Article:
I. noun Etymology: Middle English resoun, from Anglo-French raisun, from Latin ration-, ratio reason, computation, from reri to calculate, think; probably akin to Gothic rathjo account, explanation Date: 13th century 1. a. a statement offered in explanation or justification <
gave reasons that were quite satisfactory
b. a rational ground or motive <
a good reason to act soon
c. a sufficient ground of explanation or of logical defense; especially something (as a principle or law) that supports a conclusion or explains a fact <
the reasons behind her client's action
d. the thing that makes some fact intelligible ; cause <
the reason for earthquakes
the real reason why he wanted me to stay — Graham Greene
2. a. (1) the power of comprehending, inferring, or thinking especially in orderly rational ways ; intelligence (2) proper exercise of the mind (3) sanity b. the sum of the intellectual powers 3. archaic treatment that affords satisfaction II. verb (reasoned; reasoning) Date: 15th century intransitive verb 1. a. obsolete to take part in conversation, discussion, or argument b. to talk with another so as to influence actions or opinions <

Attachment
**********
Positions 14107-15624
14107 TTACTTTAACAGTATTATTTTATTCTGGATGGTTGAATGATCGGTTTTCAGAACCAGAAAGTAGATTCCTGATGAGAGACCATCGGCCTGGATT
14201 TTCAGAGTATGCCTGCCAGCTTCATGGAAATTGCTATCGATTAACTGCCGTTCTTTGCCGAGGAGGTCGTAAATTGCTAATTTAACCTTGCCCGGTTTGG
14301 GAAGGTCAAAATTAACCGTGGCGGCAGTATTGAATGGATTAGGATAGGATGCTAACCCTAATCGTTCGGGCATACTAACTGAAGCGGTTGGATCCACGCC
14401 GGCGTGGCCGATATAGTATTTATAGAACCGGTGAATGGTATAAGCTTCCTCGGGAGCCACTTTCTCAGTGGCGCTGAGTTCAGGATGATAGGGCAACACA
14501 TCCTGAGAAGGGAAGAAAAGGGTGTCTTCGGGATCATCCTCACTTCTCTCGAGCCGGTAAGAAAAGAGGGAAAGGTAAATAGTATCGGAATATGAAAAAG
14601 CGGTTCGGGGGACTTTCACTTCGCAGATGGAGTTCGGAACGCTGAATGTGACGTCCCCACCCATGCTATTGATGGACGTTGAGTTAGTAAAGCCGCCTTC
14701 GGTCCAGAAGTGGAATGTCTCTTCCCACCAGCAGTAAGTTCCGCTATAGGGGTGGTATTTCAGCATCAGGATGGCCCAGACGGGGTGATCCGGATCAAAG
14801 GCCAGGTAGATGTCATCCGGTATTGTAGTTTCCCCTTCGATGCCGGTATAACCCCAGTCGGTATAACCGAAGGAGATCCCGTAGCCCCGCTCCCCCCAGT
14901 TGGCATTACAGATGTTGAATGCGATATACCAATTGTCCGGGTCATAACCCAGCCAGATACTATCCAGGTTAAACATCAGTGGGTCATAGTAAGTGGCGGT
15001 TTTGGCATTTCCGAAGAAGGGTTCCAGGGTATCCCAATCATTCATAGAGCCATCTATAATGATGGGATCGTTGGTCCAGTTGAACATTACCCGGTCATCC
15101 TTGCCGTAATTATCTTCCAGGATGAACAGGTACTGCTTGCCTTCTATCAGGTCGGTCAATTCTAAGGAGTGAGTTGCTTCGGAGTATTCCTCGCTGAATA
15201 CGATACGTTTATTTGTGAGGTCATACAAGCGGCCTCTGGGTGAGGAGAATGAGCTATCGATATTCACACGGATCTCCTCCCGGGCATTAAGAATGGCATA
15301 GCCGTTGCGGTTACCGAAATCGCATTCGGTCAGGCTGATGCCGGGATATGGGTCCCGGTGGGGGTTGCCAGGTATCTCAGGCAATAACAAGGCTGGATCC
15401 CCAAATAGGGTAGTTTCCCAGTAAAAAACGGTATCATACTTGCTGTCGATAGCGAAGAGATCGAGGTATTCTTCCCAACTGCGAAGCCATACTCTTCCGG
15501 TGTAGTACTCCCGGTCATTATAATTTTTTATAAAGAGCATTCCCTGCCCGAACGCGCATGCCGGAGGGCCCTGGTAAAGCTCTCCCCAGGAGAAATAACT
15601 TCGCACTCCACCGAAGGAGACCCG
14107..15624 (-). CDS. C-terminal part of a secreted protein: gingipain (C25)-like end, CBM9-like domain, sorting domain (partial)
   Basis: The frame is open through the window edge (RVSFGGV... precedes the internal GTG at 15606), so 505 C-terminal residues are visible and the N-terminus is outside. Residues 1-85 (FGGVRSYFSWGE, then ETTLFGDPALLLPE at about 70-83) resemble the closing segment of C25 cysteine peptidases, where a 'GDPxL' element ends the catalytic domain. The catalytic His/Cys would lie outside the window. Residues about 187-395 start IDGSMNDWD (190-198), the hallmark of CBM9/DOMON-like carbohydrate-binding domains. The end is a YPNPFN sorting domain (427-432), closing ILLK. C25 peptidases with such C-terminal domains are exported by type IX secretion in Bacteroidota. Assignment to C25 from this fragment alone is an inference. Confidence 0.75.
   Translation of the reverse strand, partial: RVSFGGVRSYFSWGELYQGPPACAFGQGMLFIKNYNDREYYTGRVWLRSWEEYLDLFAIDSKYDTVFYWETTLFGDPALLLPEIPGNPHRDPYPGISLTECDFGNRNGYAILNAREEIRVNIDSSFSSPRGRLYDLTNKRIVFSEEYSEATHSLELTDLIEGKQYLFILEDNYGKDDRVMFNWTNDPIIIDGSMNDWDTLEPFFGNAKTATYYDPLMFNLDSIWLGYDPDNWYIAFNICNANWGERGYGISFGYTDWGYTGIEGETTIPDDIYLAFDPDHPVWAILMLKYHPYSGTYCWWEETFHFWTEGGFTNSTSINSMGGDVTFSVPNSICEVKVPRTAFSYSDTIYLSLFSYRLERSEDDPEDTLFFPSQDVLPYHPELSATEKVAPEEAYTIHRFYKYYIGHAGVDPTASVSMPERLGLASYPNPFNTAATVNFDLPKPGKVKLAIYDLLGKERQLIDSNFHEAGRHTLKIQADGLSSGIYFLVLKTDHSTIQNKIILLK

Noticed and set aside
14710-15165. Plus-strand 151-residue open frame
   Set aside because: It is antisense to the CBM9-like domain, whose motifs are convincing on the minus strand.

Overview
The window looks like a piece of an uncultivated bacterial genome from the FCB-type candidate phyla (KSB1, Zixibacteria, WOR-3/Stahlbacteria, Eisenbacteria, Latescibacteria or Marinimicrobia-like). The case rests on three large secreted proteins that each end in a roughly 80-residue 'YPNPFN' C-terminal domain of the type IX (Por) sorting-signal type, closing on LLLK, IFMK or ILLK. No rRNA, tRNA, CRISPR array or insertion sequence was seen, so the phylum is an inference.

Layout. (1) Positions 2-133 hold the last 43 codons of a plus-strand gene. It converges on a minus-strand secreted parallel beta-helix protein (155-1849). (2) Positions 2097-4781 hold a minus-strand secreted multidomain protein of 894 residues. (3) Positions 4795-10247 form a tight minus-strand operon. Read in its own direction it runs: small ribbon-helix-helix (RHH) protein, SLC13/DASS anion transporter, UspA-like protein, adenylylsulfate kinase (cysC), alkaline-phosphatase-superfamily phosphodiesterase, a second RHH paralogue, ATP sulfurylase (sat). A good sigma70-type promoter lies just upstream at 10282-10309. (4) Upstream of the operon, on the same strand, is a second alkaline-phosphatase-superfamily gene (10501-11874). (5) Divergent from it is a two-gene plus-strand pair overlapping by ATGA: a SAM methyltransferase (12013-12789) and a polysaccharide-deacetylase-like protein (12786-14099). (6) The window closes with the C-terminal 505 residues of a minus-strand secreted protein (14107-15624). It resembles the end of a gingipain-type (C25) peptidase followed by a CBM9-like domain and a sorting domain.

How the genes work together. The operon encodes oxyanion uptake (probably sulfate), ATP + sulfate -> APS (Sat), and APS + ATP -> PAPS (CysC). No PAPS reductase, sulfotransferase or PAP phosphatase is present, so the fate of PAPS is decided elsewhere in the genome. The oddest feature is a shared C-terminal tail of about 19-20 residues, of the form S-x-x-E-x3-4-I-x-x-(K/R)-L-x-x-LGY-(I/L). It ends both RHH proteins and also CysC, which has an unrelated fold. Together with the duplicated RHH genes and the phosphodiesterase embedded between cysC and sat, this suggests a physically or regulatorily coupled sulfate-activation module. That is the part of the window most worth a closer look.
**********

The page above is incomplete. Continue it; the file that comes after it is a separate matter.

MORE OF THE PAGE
can't reason with them
2. to use the faculty of reason so as to arrive at conclusions transitive verb 1. archaic to justify or support with reasons 2. to persuade or influence by the use of reason 3. to discover, formulate, or conclude by the use of reason <
a carefully reasoned analysis
Synonyms: see thinkreasoner noun

New Collegiate Dictionary. 2001.


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